donderdag 7 november 2019
Colorado. Neil Young & Crazy Horse
Neil Young and Crazy Horse debuted in 1969 with the epic 'Everybody Knows This Is Nowhere'. Off and on the band recorded through the decades with the just as epic 'Psychedelic Pill' as end of the road in 2012 or so it appeared. Tons of Neil Young releases followed, new and live releases from the years back, but not one with his first live band. And now, fifty years after that first record, here's Colorado, with Nils Lofgren on guitar replacing Frank Sampedro. Lofgren had played with Young somewhere in the early to mid 70s and in the last decades first replaced Steve van Zandt in Bruce Springsteen's E Street Band and now plays with Van Zandt there as well.
So a new Crazy Horse album. That makes my ears expectantly attuned to epic guitar songs with Young going at it for minutes on end. So I am totally surprised the album opens with an acoustic country ditty called 'Think Of Me'. The kind of song Neil Young has written dozens of in his career, yet never fails to touch me some how.
The electric guitars open up on 'She Showed Me Love', a 13 and a half minute guitar exercise. That typical dark sound Neil Young can conjure from his gear. Live you can see him pushing in one stomp pedal after the other to finally arrive at his signature sound. Of course 'She Showed Me Love' is a boring affair looked at from great height and indifferent to who Neil Young is. Who dares to repeat that single title sentence over and over a hundred times and in the meantime just producing a few guitar notes while the band plods onwards? Neil Young does and somehow never bores me, where all other artists or bands most likely would. This is who Neil Young is, also.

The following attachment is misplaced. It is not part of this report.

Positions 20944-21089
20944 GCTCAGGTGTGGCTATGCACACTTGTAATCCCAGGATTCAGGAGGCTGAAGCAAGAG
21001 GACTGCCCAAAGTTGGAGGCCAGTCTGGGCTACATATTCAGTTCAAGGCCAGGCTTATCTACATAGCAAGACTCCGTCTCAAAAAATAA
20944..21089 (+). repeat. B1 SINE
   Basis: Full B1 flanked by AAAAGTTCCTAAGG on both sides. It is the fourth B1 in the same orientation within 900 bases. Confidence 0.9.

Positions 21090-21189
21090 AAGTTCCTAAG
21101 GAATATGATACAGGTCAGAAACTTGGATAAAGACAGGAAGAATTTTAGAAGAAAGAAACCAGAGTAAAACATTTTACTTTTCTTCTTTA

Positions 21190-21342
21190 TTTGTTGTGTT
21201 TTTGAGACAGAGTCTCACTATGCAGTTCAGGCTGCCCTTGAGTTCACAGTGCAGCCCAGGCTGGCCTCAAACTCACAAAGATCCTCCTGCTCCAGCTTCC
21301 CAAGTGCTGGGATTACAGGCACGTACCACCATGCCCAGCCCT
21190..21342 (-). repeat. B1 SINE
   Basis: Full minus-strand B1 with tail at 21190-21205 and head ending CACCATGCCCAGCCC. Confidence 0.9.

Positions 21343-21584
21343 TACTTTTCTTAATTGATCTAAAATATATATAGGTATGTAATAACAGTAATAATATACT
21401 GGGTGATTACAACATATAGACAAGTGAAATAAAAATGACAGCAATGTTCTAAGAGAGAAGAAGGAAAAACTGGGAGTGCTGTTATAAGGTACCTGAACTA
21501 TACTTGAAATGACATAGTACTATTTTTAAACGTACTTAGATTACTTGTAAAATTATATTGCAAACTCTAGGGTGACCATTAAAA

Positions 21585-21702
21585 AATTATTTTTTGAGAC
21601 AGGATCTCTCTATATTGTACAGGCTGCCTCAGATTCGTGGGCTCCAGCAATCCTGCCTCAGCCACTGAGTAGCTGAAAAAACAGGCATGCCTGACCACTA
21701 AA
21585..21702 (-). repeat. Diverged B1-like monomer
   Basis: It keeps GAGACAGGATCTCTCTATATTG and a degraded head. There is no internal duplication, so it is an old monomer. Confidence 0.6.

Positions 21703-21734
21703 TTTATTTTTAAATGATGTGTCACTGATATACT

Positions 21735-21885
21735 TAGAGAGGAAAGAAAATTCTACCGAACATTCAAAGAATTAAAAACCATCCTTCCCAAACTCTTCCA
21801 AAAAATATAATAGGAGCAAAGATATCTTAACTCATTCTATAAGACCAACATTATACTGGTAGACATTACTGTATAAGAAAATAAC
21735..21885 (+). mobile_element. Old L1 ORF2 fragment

Another side is Neil Young's voice. Truckloads of people start yelling bloody murder within the first few seconds he opens his mouth. Take 'Olden Days'. In a delicate song where Young and Lofgren play beautiful guitar melodies off each other, the singer goes in search of the highest notes his career-worn voice can muster. A smart move? Not if this were the start of his career. At 74 Neil Young is not afraid to show some frailty. Slowly moving into the winter of his career, he stands his ground. Firmly, I can even add.
As I have already written in all reviews I wrote on the man on this blog and there are some and then a few, I have stopped buying his records a long time ago. I have enough Neil Young records in my house to last me a lifetime and still, nearly all albums I've reviewed are better than I ever expected. When I stopped buying them they were not (so) good as these albums are. Take 'Help Me Lose My Mind' on this album. Again an elementary song with the two guitarist playing while Ralph Molina and Billy Talbot create lots of noise in the background. The song is as ramshackle as they come, dark and murky, perhaps even unfinished to some ears, yet it works, completely.
When all is said and done Colorado is a repeating exercise. Neil Young and Crazy Horse have made albums like Colorado before, some even much better and there certainly is no 'Like A Hurricane' on the album. But then I hear the delicate and frail 'Green To Blue' and I can't help being impressed. If pressed I would trade almost all my 80s Neil Young albums for this one. It is so much better than 'Trans' or 'Old Ways'.
Neil Young is many things in his career and successful at these different sides. One of these sides is that he is a master of the mid-tempo rock song. Those dark, slow rockers, where his voice and murky guitar sounds come forward in a great way. Colorado is such an album, with a few surprises on both edges of the album. So once again I arrive to the conclusion Neil Young remains in great form and is growing old extremely gracefully with all the rugged edges that come with that grace.
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